That streak began when Paul Konerko hit a game winning three run homer off Armando Benitez in the bottom of the ninth inning at U.S. Cellular Field as the White Sox lost 8-6 to Seattle on May 25th. It was just their second loss in 12 games but it would not be their last. 

Chicago had two brief winning streaks that saw them win three of four contests and a final streak of four straight defeats before they hit rock bottom twice. For their first low point, the team did no better than 11 runs when they needed 15+ to defeat Minnesota by a 4-3 score at U.S. Cellular Field on July 27th. The 37 game losing streak came to an end five short days later after Carlos Lee ‘s grand slam off the Angels’ Francisco Rodriguez sealed a 10-4 victory for the visitors in Anaheim .

37 Games – Kansas City Royals (2003)

This list of the longest losing streaks in MLB history has no team nor individual player who ever suffered through 37 straight defeats. The closest anybody came to matching that number is the skid for Kansas from May 30th through August 3 rd , 2003 which saw them lose 36 times in a row between May 30th and July 27th. But they did have a final streak of four straight contests before their devastating streak ended with an 11-2 setback against Chicago (AL) on August 4th .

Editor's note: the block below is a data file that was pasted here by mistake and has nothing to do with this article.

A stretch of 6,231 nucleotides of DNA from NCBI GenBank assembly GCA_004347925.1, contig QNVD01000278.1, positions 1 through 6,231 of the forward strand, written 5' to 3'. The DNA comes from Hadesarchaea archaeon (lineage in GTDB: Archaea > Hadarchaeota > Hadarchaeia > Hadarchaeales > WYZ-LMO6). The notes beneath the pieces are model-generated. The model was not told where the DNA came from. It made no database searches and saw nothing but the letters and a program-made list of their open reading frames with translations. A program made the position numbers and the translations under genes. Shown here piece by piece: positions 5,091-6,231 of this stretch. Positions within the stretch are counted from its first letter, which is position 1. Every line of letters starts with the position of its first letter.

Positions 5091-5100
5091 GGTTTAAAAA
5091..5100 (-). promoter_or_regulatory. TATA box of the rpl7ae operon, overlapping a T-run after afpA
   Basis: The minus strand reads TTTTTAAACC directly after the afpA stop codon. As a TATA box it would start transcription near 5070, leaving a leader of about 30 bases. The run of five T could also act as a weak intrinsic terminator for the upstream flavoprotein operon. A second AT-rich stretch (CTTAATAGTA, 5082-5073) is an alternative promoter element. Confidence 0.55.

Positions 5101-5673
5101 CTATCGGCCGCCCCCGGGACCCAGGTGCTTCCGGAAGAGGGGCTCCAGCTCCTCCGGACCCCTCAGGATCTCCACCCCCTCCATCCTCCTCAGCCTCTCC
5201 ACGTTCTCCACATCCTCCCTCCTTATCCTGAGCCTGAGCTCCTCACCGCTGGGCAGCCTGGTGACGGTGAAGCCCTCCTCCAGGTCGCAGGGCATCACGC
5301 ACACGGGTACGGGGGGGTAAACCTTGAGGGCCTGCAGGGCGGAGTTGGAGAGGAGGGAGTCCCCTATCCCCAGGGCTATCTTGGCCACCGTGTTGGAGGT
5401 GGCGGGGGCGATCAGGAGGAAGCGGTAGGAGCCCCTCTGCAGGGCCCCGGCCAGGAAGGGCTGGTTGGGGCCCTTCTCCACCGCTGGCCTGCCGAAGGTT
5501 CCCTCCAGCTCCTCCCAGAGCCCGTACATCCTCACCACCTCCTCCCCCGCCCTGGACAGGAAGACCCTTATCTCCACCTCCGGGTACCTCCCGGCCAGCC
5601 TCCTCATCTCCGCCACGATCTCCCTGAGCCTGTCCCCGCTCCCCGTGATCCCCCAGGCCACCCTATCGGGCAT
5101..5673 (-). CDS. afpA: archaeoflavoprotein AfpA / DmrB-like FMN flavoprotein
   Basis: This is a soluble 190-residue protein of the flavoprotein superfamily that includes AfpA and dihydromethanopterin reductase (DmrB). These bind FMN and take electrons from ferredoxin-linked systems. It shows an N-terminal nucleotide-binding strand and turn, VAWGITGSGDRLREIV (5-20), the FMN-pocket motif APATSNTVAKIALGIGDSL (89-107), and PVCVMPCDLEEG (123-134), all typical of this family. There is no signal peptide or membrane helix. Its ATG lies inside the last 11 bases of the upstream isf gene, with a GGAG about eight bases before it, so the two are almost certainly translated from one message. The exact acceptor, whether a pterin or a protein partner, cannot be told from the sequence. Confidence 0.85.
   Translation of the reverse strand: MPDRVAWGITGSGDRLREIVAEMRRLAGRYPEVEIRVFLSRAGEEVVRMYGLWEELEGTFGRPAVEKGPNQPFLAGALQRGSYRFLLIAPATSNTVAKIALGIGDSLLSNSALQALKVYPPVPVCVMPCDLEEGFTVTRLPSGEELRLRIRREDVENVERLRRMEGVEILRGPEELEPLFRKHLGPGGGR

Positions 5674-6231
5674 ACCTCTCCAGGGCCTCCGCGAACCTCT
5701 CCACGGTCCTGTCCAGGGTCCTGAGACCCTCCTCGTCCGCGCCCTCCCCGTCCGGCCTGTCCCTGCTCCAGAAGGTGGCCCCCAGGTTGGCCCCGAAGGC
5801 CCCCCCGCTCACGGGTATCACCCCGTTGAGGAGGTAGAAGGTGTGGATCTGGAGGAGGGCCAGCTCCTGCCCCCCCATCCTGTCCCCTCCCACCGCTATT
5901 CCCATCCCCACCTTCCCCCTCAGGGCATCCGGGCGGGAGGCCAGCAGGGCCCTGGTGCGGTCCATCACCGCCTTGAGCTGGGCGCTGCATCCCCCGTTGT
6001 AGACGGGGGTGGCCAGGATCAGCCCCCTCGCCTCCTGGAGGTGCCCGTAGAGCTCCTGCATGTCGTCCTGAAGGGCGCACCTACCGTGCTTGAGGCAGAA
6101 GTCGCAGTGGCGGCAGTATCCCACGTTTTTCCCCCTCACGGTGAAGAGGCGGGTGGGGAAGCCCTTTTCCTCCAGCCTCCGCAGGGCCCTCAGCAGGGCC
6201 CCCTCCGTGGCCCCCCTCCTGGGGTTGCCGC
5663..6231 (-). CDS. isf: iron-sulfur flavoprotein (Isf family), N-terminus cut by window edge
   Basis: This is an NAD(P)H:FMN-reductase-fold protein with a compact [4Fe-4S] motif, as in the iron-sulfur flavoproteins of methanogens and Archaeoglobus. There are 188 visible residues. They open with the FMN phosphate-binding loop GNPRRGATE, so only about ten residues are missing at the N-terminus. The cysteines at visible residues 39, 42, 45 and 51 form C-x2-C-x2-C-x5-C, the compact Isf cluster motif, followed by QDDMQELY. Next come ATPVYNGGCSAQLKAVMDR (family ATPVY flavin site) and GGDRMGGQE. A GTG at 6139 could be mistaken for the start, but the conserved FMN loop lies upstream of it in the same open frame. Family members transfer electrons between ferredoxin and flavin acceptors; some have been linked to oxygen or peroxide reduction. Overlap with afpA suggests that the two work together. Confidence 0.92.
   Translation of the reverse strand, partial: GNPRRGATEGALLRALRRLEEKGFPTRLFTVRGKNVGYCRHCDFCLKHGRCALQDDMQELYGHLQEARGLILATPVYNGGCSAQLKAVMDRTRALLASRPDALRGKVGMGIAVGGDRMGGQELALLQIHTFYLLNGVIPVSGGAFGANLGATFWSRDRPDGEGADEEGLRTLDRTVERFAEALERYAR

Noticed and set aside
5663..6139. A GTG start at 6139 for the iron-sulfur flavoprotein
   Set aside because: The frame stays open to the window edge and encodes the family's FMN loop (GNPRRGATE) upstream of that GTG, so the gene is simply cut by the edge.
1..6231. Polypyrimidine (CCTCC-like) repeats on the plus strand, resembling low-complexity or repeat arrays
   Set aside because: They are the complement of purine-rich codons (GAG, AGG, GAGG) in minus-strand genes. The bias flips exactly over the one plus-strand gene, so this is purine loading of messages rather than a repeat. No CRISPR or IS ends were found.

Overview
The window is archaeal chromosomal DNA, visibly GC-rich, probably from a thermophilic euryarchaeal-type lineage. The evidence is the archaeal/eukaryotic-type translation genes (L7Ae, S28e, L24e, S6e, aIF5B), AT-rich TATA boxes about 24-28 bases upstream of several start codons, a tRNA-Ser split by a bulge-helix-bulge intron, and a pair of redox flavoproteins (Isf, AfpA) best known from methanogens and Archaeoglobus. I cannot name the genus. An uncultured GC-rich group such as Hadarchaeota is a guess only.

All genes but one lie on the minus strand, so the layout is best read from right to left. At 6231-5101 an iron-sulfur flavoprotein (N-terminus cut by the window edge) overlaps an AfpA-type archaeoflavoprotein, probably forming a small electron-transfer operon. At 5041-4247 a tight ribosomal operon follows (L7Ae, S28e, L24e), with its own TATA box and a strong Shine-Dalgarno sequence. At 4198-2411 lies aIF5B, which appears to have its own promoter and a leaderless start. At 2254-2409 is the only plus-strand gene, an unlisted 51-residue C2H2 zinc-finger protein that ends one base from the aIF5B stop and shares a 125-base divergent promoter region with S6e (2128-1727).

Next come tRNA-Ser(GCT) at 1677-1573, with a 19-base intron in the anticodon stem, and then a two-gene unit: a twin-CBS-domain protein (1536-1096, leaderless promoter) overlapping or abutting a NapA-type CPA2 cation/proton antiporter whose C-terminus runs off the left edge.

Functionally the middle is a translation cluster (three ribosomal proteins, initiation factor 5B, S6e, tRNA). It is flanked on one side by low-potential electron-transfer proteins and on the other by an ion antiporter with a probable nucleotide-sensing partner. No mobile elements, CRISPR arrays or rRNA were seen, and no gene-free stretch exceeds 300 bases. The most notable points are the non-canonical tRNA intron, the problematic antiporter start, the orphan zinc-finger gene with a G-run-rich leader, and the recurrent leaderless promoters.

Although Baltimore has been outscored 1,245-766 this season (a losing percentage of .424), its recent 18 game losing streak was caused by a variety of negative factors in which the Orioles have suffered some injuries. Specifically “the first baseman sustained an ankle sprain while sliding into home plate in the bottom of the seventh inning”.

The pitching staff has taken several hits and replacements haven’t fared well so far. In addition to those troubles, both the offense and defense have struggled throughout these last three weeks with several errors. Subsequently, the team’s owner Peter Angelos must be expecting some changes will be made in order to avoid any further embarrassment.

Published by Jerry Howarth

It can't be said that Jerry Howarth has been here for the entire 35 years since the Jays took flight in 1977. In those days he was a student at the University of Western Ontario and although he did his homework on the road, doing play-by-play mostly for university games with Bobby Mattick as manager.